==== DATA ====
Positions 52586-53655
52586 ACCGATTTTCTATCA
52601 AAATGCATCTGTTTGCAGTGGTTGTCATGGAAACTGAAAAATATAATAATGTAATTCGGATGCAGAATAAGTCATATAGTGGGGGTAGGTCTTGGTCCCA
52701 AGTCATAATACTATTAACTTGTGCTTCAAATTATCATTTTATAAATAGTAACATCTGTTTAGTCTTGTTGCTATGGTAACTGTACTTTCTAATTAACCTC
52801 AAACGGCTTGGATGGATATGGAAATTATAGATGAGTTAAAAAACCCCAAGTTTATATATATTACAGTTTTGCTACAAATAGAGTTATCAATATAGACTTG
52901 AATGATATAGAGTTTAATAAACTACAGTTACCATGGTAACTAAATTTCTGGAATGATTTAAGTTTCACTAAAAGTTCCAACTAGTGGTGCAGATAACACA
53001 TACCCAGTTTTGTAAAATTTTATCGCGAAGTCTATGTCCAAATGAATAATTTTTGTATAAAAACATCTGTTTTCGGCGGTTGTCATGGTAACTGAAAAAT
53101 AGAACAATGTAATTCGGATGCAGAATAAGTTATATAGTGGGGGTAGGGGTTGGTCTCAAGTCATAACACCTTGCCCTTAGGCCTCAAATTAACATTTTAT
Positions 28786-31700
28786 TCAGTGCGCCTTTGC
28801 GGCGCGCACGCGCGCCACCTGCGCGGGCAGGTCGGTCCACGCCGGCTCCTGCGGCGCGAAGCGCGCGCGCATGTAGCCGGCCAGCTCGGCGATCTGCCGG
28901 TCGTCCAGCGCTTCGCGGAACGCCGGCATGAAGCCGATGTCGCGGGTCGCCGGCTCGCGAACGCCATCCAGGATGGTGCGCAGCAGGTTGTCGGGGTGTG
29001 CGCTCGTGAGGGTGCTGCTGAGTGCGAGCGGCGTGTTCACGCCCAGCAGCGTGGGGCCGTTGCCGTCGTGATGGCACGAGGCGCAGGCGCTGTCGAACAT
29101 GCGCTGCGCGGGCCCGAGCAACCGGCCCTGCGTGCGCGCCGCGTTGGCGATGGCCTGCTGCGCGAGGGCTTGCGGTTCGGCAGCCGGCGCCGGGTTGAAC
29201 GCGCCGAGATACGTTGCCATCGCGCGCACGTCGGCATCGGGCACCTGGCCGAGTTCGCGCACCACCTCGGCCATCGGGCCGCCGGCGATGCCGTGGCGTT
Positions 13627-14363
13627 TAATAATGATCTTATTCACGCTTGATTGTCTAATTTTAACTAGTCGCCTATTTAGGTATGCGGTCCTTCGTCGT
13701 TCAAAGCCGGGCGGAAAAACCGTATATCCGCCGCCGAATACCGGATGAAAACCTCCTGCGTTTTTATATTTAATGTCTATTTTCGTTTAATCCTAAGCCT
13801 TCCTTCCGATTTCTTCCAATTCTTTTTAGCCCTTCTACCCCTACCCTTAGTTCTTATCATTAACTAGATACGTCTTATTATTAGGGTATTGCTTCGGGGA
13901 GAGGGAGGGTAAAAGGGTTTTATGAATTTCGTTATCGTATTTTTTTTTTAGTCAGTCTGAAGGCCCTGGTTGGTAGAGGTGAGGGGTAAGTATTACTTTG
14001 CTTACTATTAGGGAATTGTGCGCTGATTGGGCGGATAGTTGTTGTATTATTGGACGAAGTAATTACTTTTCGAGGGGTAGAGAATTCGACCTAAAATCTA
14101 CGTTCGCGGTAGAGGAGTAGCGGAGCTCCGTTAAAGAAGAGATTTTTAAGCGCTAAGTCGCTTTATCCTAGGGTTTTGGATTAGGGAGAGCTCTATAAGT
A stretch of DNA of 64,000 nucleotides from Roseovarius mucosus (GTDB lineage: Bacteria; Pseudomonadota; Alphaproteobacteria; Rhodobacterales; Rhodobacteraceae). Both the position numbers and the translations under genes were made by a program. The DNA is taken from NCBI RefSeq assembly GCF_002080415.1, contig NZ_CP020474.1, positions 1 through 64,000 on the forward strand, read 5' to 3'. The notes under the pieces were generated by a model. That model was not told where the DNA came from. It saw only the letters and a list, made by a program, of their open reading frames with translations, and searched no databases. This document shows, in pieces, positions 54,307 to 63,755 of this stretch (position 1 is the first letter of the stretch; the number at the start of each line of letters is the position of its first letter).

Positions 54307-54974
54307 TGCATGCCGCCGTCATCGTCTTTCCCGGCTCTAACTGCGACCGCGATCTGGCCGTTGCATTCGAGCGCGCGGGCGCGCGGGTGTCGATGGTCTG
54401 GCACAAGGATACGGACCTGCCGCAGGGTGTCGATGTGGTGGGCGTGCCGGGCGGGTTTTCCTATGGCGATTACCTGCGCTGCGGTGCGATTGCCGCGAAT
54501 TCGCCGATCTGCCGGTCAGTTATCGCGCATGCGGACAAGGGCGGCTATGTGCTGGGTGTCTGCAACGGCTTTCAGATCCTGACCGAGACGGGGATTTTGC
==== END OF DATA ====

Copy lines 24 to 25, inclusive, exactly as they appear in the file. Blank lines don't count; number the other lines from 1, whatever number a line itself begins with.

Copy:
Positions 54307-54974
54307 TGCATGCCGCCGTCATCGTCTTTCCCGGCTCTAACTGCGACCGCGATCTGGCCGTTGCATTCGAGCGCGCGGGCGCGCGGGTGTCGATGGTCTG